I’d like to encourage anyone who would like to join us and become part of the Pride Staff Network to do so, it will give you an opportunity to have a voice and suggest ways in which the Trust can improve the working environment, so more people feel comfortable being ‘out’ at work.

More recently things have changed in a positive way, but we must never forget these changes have only happened because LGBTQ+ people have stood up for equality. My thanks go out to those who fought for what many now take for granted.

To find out more or to become a member of a staff network contact details are below:

The next staff network meeting dates are as follows:

  • Race Equalities network meets every other Friday and the next meeting is Friday 19 May, 12-1pm
  • Enabled staff network meet the third Wednesday of every 2 month, the next meeting is Wednesday 17 May 1 – 2pm. The network also have a tea and talk session every two weeks as a drop in teams chat every Thursday 12.30 – 1pm the next session is Thursday 11 May.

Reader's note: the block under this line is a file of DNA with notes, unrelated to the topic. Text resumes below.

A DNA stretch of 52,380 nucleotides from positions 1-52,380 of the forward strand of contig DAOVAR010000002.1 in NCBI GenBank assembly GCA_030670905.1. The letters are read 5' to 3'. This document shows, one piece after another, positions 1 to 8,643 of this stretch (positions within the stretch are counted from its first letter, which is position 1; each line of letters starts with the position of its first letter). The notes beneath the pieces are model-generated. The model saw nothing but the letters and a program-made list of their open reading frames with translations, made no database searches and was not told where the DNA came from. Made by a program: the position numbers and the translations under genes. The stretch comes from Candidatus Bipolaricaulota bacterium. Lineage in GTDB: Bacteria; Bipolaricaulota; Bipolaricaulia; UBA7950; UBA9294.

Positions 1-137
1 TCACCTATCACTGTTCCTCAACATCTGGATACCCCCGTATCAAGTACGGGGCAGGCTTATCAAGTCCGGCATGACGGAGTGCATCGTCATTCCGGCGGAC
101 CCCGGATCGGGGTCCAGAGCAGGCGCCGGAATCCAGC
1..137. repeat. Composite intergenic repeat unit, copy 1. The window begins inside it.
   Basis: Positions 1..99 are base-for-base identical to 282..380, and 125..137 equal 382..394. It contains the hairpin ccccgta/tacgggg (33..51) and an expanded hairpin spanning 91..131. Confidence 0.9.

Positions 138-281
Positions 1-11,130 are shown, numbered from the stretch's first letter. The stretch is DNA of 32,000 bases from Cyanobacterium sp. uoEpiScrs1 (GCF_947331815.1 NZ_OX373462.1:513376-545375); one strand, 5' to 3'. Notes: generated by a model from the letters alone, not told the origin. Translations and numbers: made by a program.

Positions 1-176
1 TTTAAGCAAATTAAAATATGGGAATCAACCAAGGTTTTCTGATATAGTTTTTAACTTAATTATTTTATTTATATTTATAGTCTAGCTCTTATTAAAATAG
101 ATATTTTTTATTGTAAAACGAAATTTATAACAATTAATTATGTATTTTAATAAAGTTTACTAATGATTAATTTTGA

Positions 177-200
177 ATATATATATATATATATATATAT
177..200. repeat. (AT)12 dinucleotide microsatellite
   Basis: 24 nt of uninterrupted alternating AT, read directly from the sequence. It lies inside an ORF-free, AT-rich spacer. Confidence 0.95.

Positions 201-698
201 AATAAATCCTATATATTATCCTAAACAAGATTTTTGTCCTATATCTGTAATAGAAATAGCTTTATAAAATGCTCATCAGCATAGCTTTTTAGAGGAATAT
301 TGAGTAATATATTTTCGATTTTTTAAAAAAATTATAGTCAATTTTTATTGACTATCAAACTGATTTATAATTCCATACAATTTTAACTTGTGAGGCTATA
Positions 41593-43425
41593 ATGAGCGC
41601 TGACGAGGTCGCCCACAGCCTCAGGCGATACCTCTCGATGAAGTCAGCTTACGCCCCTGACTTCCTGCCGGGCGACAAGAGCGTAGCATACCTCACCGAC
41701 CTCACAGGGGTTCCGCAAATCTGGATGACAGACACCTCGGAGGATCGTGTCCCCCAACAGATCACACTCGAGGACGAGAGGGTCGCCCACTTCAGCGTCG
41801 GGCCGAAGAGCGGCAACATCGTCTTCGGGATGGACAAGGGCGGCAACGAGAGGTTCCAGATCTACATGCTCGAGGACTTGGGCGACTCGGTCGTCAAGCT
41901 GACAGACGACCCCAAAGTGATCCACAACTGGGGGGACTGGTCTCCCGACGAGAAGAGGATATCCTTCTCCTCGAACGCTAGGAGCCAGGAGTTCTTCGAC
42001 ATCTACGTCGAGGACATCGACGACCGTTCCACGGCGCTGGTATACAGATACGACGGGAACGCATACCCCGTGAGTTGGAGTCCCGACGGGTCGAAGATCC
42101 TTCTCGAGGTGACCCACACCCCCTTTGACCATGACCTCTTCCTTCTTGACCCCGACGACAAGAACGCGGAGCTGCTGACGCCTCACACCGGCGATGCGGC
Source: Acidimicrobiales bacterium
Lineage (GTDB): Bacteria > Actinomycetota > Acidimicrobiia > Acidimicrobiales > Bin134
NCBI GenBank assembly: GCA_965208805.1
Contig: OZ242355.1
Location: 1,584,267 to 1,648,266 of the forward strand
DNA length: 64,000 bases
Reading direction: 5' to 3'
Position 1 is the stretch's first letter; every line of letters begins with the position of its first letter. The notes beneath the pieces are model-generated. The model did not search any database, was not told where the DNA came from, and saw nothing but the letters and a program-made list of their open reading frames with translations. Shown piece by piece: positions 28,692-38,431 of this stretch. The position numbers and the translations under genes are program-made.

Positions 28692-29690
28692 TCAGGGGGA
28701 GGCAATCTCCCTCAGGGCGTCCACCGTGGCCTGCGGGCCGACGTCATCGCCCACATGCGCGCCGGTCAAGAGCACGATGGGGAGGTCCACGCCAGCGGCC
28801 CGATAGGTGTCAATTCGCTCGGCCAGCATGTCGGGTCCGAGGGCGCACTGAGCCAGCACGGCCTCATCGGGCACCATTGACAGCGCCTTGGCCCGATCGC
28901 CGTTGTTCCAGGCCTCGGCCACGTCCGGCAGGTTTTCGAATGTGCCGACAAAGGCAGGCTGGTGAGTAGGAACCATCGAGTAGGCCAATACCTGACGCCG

• Pride staff network meet the second Thursday of every 2 month, the next meeting is Thursday 8 June 1 – 2pm.

If you would like to find out more or get involved, please contact the EDI team here: [email protected]

International Day of the Midwife

Today is also International Day of the Midwife an opportunity to recognise and celebrate the vital work of our wonderful team of midwives here at Newcastle Hospitals. I want to pay special thanks to our entire midwifery team today for all that they do and for continuing to go above and beyond to care for women and their families.

Celebrating Excellence Awards